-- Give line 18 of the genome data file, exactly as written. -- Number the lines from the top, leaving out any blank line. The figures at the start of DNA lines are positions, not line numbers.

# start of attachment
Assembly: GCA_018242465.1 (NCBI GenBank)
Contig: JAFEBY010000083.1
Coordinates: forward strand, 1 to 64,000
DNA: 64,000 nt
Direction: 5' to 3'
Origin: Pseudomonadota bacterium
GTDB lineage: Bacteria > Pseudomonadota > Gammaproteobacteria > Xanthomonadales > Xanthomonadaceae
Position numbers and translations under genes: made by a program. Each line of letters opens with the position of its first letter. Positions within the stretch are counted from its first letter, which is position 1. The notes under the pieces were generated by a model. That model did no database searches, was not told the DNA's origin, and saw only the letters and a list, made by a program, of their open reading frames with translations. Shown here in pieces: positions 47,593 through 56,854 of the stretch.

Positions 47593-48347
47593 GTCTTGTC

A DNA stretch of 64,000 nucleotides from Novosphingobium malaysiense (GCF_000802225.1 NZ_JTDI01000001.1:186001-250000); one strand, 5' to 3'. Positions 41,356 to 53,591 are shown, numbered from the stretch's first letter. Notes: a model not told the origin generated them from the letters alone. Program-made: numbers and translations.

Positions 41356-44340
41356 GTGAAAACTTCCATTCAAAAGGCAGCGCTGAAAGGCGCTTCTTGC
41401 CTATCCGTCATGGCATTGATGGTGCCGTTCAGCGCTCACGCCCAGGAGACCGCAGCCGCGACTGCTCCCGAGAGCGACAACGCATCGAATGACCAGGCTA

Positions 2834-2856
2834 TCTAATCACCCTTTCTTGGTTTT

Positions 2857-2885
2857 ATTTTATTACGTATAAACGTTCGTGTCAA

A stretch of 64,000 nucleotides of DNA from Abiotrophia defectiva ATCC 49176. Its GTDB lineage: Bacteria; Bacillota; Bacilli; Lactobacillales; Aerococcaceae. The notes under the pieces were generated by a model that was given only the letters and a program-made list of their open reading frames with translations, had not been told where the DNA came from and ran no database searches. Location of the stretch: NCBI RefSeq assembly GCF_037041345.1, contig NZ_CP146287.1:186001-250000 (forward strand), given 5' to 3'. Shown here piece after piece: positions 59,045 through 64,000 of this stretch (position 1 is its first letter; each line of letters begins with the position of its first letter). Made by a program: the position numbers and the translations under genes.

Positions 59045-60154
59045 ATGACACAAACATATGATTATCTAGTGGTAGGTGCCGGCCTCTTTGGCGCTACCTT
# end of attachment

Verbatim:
2857 ATTTTATTACGTATAAACGTTCGTGTCAA